Olympian faces fears for kids with cancer

Olympian faces fears for kids with cancer

Bronte Campbell is confident in the pool but says she will confront two of her demons during the Macquarie Bondi to Bronte Ocean Swim. 

On Sunday 1 December, Bronte Campbell is hitting the surf in the Macquarie Bondi to Bronte Ocean Swim to raise funds for childhood cancer research.

The Olympian launched into training for the event having only just arrived home fresh from the FINA Swimming World Cup in Doha where she won three medals (gold medal in the mixed 4x100m freestyle relay, silver in the women’s 100m freestyle, and bronze in the women’s 50m freestyle).

The Bondi to Bronte is one of Australia’s most iconic ocean swims. Starting at Bondi Beach, participants finish their journey at Bronte SLSC, the world’s first Surf Life Saving Club.

The 25-year-old Olympian is confident in the pool but says she will confront two of her demons during the swim as she raises money to help children with many different types of cancer.

“I have a fear of sharks and deep water,” says Bronte. “But it’s worth facing those fears to raise money for The Kids’ Cancer Project.”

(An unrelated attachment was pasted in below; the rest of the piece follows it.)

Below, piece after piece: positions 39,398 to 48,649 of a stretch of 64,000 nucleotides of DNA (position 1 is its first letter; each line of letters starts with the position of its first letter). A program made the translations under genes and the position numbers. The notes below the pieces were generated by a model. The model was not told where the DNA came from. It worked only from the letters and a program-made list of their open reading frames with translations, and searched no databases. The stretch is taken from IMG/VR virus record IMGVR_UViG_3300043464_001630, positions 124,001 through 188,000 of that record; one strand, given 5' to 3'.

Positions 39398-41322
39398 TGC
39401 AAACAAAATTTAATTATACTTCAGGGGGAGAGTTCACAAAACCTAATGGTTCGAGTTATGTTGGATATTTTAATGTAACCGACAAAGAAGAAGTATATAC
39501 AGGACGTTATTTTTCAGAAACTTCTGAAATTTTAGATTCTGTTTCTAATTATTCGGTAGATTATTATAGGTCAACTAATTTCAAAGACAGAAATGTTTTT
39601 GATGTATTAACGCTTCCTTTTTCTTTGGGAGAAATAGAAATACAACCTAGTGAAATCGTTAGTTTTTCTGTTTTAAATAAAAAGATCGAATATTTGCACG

The Kids’ Cancer Project is official charity partner of the annual swimming event. With three children dying from the disease each year, the charity is dedicated to supporting scientific research aimed to result in 100 per cent survival. 

“Every 12 months, more than 950 kids are diagnosed with cancer in Australia, and the average age is just 6 years old,” says Bronte. “My goal is to help those children and their families by raising $10,000 for kinder, more effective treatments,” she says.

Cheering Bronte on will be 13-year-old Hugo Kulscar who was diagnosed with leukaemia in 2018. The Waverley College student along with his parents are thrilled that such a high-profile Australian sporting star is to helping raise awareness and funds for the disease for which he’s currently receiving treatment.

“We’ve put our faith in Hugo’s incredible doctors to make him well, but watching how he suffers after treatment is heartbreaking,” says Hugo’s mum Denai Kulscar.

“We believe medical research is vital to the discovery of treatments that are less toxic to growing bodies and that’s why, as a family, we are all so grateful that Bronte is making her swim count by raising funds for The Kids’ Cancer Project,” says Frankie Kulscar, Hugo’s dad.

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Kimberly Johns, Head of Life Saving and Education at Bronte SLSC says she is also delighted that Bronte Campbell is joining the hundreds who will be taking to the water on 1 December.

“Over the past seven years, Bondi to Bronte swimmers have raised a whopping $220,000 for childhood cancer research,” says Kimberley. “We’re super excited to have Bronte swimming this year and urge everyone to help her meet, and possibly exceed her goal to raise $10,000.”

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